The Problem

Immunohistochemistry is a high-specifity method that uses tagged antibodies to identify proteins in tissue. This method enables the use of fluorescent markers that glow when bound to the target protein and allow researchers to visualize the expression of the protein in the given tissue. Despite the popularity of this method, tools for quantifying structures remain largely inaccessible and researchers typically quantify the stained structures manually (loose estimation is much more common than anyone will readily admit), which is a burden on both the researcher’s time as well as the integrity of their data. Since you can stain for up to three proteins (“red”, “green”, “blue”), this would typically entail 3x the work load!

The Solution

To avoid having to do this task for many hundreds of images (the number of hours would have been incalculable), I built a system that would automatically identify and count structures from images of our stained tissue. The user simple inputs an area constraint (“the structure lies roughly within a range of A to B pixels^2”) and lets the computer do the rest! Let’s look at an example to understand how the program works:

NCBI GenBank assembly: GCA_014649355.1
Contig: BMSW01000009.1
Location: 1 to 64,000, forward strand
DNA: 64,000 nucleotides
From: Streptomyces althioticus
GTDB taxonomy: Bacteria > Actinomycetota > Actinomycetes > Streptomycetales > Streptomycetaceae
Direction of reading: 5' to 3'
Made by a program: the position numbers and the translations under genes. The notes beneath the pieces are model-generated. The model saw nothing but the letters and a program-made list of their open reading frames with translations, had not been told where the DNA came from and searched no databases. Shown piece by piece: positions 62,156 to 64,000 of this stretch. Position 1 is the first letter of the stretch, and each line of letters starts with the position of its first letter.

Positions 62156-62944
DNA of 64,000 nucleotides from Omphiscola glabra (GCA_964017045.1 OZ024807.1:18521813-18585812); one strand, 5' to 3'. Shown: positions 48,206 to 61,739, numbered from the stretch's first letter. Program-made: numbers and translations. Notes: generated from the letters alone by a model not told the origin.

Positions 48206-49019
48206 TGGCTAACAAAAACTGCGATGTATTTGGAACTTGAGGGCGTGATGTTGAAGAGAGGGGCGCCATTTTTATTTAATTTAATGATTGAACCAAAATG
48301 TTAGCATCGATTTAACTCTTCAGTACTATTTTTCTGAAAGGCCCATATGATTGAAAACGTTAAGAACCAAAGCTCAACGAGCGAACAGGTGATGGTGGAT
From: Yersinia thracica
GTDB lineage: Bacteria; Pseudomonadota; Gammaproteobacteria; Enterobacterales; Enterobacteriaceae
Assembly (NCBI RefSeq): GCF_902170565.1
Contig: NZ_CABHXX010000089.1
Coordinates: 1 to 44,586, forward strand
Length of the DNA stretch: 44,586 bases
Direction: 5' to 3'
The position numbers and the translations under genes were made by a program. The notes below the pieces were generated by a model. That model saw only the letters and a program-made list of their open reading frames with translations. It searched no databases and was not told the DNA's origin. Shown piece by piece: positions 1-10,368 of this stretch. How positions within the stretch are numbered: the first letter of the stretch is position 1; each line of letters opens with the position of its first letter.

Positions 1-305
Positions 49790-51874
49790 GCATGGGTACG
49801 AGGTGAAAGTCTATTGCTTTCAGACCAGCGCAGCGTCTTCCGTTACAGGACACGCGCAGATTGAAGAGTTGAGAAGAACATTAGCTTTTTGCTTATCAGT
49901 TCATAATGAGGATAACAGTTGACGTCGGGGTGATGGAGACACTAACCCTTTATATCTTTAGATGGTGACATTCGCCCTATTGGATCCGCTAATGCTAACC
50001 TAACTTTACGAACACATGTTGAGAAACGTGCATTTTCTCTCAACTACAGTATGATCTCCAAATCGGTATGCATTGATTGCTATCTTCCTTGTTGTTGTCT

1) Start with an image

2) Split into color channels

3) Binarize the image and sharpen borders

4) Identify objects

5) Count objects

Note: you may notice that there are several objects that don’t appear to be included in the total count (no blue boundary around them… These objects are layered on top of each other (“occluded”) and as a result, the object detection algorithm sees them as one object. Since we set an initial constraint on the area of our desired object, we can get the rough number of objects in these clusters by taking the area of objects above our upper threshold (the area of these clusters) and dividing that by the average area of the objects within our range (objects identified in blue).

Now another example, this time with morphologically weird objects (clear-cut circles, like the nuclei above, are easiest)

Now we split the image into each of the RGB channels:

Awesome! It happily quantifies these objects as well…

I think building tools to automate or aid in menial tasks is severely underappreciated and science (and other sectors, I imagine) should do better to seek such solutions!